Friday, April 03, 2009

God Must Love Beetles and Fools ...


... else why would He have made so many of them?

Last night, eleven-forty or so, I'm in the kitchen, rinsing supper plates and loading the dishwasher. My wife is asleep in the chair, the tube is on, and Jay Leno is doing Jaywalking.

So I finish and drift back into the living room to watch.

If you've never seen this segment, here's what it is: Leno takes a cameraman and mike out to Universal City and waylays passersby, to ask them questions. The questions are of the Who-is-buried-in-Grant's-tomb? caliber; that is, you have to be something of a boob to miss them.

So, it being close to Easter, Leno asks questions about that. If you are a Christian, you certainly should know what the holiday means, the Resurrection of Christ and all, but several people missed that.

Now, it might be possible that you don't know how the bunny came to represent Easter, it being an ancient fertility symbol and all, but the one I really liked was: 

"When was Jesus born?"

I can even understand how you could be a Muslim or Hindu and maybe not know that, but if you are able to speak the Queen's English and you live in this country -- or any western nation -- that ought not to be a head-scratcher. Look at the fucking calendar.

One woman said, one million years B.C.

Leno, struggling to keep a straight face, said, "Jesus was here with the dinosaurs?"

"No, before them."

Of course, he doesn't show the thirty people who looked at him as if he had just gone barking mad, and then gave him the obvious answer, but still.

But what is truly amazing to me is not that they didn't know the answers. It is that they were willing to let Jay Leno put them on The Tonight Show in front of twenty million people to show just how ignorant they are.

Mencken was right: Nobody ever went broke underestimating the intelligence of the American public ...

9 comments:

Bobbe Edmonds said...

"When was Jesus born?"

The base equation is incorrect, no accurate answer can be given.

We CELEBRATE the brat's birthday on December 25th, that was decided at The First Council of Nicea, in AD 325.

But when he was born?

Could have been April Fool's day, for all we know.

Steve Perry said...

True, but you can probably justify 2009 years, plus or minus and not get held up to the cold light of network television ...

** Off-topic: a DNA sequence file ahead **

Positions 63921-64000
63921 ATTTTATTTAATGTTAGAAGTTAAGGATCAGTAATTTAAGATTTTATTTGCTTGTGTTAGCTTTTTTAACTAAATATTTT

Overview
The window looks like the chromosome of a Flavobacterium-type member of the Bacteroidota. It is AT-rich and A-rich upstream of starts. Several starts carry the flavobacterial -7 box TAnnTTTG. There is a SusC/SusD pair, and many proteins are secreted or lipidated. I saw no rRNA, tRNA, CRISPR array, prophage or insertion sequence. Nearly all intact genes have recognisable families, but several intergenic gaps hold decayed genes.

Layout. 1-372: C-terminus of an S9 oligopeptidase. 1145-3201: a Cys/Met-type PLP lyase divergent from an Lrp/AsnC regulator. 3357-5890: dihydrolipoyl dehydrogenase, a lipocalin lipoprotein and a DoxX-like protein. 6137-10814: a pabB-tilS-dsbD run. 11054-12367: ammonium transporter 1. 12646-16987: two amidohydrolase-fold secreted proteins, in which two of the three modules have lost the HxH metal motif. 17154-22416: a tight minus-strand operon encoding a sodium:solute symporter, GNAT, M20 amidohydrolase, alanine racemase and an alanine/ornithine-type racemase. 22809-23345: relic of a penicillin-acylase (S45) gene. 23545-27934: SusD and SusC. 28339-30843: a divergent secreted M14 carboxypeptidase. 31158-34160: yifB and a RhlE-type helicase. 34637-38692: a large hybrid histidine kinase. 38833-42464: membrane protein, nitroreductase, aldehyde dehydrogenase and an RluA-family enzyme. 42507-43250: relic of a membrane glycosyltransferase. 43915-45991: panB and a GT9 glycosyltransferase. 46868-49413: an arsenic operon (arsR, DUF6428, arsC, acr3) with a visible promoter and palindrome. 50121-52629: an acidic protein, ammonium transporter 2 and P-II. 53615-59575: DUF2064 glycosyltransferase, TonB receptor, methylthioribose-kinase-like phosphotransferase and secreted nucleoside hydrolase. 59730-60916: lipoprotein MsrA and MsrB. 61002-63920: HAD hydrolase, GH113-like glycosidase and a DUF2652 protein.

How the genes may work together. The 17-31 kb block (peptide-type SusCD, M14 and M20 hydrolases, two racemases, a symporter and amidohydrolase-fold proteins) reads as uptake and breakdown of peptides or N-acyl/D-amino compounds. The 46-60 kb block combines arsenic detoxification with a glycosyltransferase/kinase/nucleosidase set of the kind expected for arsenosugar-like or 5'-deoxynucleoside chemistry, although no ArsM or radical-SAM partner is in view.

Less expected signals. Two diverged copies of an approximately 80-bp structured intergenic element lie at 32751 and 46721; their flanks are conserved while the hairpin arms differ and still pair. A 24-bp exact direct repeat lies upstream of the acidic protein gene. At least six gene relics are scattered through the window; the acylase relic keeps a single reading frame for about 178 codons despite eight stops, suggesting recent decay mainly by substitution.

James said...

Do you know how hard it is to keep a straight face when this happens:
"What was the suspect driving ma'am?"
" He was driving a large, red Vulva"
or
"Where did the suspect touch you?"
"He put his fingers in my Virginia"
You really can't make this crap up.

Worg said...

"Could have been April Fool's day, for all we know"

I don't think there's much doubt about that.

Dan Gambiera said...

First we have to establish that Yeshu ben Maryam actually existed. There's scant evidence for and a lot of credible doubt about that.

Steve Perry said...

Ah, I see, I have happened up the Society of Hair-Splitters ...

Perhaps Jays should have rephrased the question:

Assuming there was an actual Jesus, what is the generally accepted time of his birth, plus or minus a few years?

This to people offering that the Easter Bunny laid eggs -- if, of course, it was female ...

William Adams said...

There's a quite a bit of evidence that Jesus existed as a real person in actual history (whether or not he was the Messiah or the Son of God is a matter of faith which we'll try to leave out of this discussion) --- one has Flavius Josephus, a near contemporary and several other historians of the time commenting (negatively) on his god-hood, but confirming his existence.

William

Steve Perry said...

Anybody bright enough to offer any of these responses wouldn't have made it onto the show ...

Steve Perry said...

Kevin T. has left a new comment on your post "God Must Love Beetles and Fools ...":

"Of course, he doesn't show the thirty people who looked at him as if he had just gone barking mad, and then gave him the obvious answer, but still."

True. It's good to hear someone has some sense, and knows Jay didn't happen on 20 random people and air their 20 responses. Anyone that's given surveys as part of a sociology class can attest how boring that is.

Also, I love the opening quote, and that's how I found this page. I can't remember where I originally heard that quote, but I suspect it was either in my Human Evolution or my Philosophy class in college.